After his primary education he for some time was employed as a farm hand until he was called for military service. After this he trained and worked as a mason with the Compagnons du devoir, to finally settle in Bessé-sur-Braye in 1978, where he had job in a factory and where he met his wife.

Retired in 1996 Rousseau increasingly felt the need to fill his days with activities where he could use his manual skills and where he could feel united wit the earth under his feet.

In 2004 he bought a piece of land along the D303 not far from the house where he lives. A pile of building material left on that land inspired him to use this material to build these typical cylindrical dome topped structures.

Such buildings do not have their own name in French and may be referred to as cabanes or maisonettes. The site as such does not have its own name either.

When Rousseau was asked about this, he said that the site can be regarded as le reposoir Sarthois (the Sarthois repository). A reposoir is a place where one can rest or make a stop and the term can also indicate a place to temporarily shelter the religious icon which is carried around during a procession.

Since Rousseau decorated one of his constructions with a found street sign with the designation Rue de la pierre perdue (Street of the lost stone), the site is also named after lost stones.

The connotation of Rousseau's art environment is indeed that of stones that, after having been used elsewhere, now have a place where they can stay quietly and from an ecological point of view are not wasted.

This also goes for the various other items Rousseau uses to decorate the structures, such as pots and pans (as in above picture), but also items that have been found or bought in flea markets such as figurines, flower pots, car wheel covers or bottles.

Very characteristic of Rousseau's working method is that he simply stacks the bricks, and so does not use cement or grout to achieve the strength of the structures, the highest of which measure about 4 meters.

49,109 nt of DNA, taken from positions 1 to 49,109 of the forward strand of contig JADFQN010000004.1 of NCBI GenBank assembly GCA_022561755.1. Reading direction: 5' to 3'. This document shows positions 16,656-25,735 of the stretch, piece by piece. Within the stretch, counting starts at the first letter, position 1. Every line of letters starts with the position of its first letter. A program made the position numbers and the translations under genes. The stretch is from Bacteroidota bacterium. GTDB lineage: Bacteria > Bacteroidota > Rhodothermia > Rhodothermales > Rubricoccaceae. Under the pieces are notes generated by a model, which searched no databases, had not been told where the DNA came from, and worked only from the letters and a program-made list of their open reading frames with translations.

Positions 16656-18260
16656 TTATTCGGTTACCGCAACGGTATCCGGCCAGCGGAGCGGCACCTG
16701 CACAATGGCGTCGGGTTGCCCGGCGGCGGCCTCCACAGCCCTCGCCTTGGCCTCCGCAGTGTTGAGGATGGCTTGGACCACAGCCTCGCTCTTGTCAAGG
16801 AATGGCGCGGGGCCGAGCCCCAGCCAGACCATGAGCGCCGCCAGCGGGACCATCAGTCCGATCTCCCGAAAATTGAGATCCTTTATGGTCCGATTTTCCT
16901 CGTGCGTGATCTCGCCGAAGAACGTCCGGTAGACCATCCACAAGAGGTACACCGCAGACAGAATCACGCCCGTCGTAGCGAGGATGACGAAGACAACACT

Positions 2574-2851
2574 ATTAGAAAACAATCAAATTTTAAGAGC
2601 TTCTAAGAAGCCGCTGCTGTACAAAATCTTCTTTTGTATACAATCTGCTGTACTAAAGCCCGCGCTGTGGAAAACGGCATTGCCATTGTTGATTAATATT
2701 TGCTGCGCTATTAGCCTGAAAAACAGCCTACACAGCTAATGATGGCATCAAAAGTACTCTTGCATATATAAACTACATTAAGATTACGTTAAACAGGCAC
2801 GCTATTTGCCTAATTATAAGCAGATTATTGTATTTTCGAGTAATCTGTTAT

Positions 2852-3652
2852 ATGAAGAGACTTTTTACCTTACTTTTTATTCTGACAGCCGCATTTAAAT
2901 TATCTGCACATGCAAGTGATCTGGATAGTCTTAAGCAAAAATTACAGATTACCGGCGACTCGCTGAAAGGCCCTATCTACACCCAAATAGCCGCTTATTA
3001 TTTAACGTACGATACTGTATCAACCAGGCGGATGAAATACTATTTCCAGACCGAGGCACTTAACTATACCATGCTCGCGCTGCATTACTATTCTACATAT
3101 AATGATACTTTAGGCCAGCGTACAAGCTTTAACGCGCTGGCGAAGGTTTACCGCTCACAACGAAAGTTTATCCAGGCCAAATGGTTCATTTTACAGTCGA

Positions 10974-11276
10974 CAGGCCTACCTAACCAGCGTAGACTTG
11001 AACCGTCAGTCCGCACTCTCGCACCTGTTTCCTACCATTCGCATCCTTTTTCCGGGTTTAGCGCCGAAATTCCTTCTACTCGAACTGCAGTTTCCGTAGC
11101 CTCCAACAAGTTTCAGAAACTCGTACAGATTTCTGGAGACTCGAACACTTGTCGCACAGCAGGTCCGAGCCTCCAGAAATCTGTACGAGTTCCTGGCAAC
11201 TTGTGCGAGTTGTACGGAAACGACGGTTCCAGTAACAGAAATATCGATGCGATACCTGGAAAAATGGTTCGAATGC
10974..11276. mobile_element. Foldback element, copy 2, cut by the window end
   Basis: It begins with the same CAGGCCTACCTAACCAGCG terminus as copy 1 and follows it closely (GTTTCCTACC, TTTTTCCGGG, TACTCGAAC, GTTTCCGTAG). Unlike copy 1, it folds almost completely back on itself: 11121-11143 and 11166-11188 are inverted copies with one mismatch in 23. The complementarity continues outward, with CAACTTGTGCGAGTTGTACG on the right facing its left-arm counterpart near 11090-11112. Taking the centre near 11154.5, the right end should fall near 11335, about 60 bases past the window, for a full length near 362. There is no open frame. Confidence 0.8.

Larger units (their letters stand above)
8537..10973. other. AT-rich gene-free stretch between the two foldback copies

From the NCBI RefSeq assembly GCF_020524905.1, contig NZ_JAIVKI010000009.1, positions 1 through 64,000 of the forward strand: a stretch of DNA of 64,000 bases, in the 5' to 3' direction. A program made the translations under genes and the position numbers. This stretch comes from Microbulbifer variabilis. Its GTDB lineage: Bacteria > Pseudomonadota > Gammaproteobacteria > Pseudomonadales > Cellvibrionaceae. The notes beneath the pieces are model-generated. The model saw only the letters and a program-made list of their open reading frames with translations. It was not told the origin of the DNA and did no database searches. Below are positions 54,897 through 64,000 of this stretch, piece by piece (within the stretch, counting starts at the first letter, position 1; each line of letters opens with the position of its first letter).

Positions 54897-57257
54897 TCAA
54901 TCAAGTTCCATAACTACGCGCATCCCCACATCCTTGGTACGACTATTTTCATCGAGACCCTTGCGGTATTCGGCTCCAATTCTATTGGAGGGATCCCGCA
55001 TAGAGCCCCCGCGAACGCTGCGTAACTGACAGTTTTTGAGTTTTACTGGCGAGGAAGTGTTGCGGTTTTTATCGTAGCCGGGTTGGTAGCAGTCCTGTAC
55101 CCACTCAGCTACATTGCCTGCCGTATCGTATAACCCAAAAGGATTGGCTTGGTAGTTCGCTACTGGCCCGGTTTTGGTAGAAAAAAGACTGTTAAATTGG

In the field of art environments such a method is rather rare. In France Auguste Bourgoin's towers have been constructed in this way and in Italy Manfred Flucke makes structures by stacking stones.

Rousseau who currently (2018) is in his early eighties, is still active in adding new items to the site which meanwhile includes some thirty built structures.

The site can be seen from the street and when he is present Rousseau will be happy to meet visitors

* Article (april 2013) on Jean-Michel Chesné's weblog (includes a series of pictures)
* Article (september 2015) on website Actu France
* Article (december 2016) on website Le Mille-Pattes
* Article (august 2017) in regional newspaper La Nouvelle Republique
* Video by TV France 3 on Facebook (2018, 2'33")

Michel Rousseau
Jardin aux pierres perdus
along the D303
Bessé-sur-Braye, dept Sarthe, région Pays de la Loire, France
can be seen from the road

September 14, 2018

Emilan Grgurić, Eden, Park i kipovi / Eden, park and statues

all pictures except the last one
courtesy of Pavel Konečný

Above picture shows part of a sculpture garden in Kukljica, a small community on the Isle of Ugljan in Croatia. Although an extensive series of photographs was published in 2016 (see documentation), this art environment remained undocumented on the internet until in September 2018 Pavel Konečný for the first time reported about it.

a picture of the artist

Life and works

Currently there is no biographic information available about Emilan Grgurić, who created this site, except that he was born in 1919 and passed away in 1997.

Pavel Konečný has reported that Grgurić for some thirty years has been active in transforming house and garden into an art environment, so it might be that Grgurić began in the 1960's when he was in his forties.

Konečný has also reported that the garden of some 2000 m² includes some 35 statues made from concrete and that the interior walls have been decorated with some 20 large-scale concrete high reliefs.

Grgurić's sculptures from concrete (left above a self-portrait), which in general demonstrate a high-quality way of working in a rather classic and realistic style.  

The sculpture below with five people (a couple with children?) on an elaborately worked pedestal, shows what performance Grgurić was capable of. The garden has a number of such large constructions provided with sculptures.

The living house

The house on the property, named Villa Katarina after Grgurić's mother, has a ground plan of a four-leaf clover and was designed and built by the artist himself.

The facade of the house, as in above picture, has a rather striking design. On its top there is a sculpture that represents Grgurić's mother.

One can assume that this house can be classified as a singular architecture.

A large number of wall decorations in the interior

The interior of the Villa includes another part of this art environment, which  consists of some 20 scenes added to the interior walls.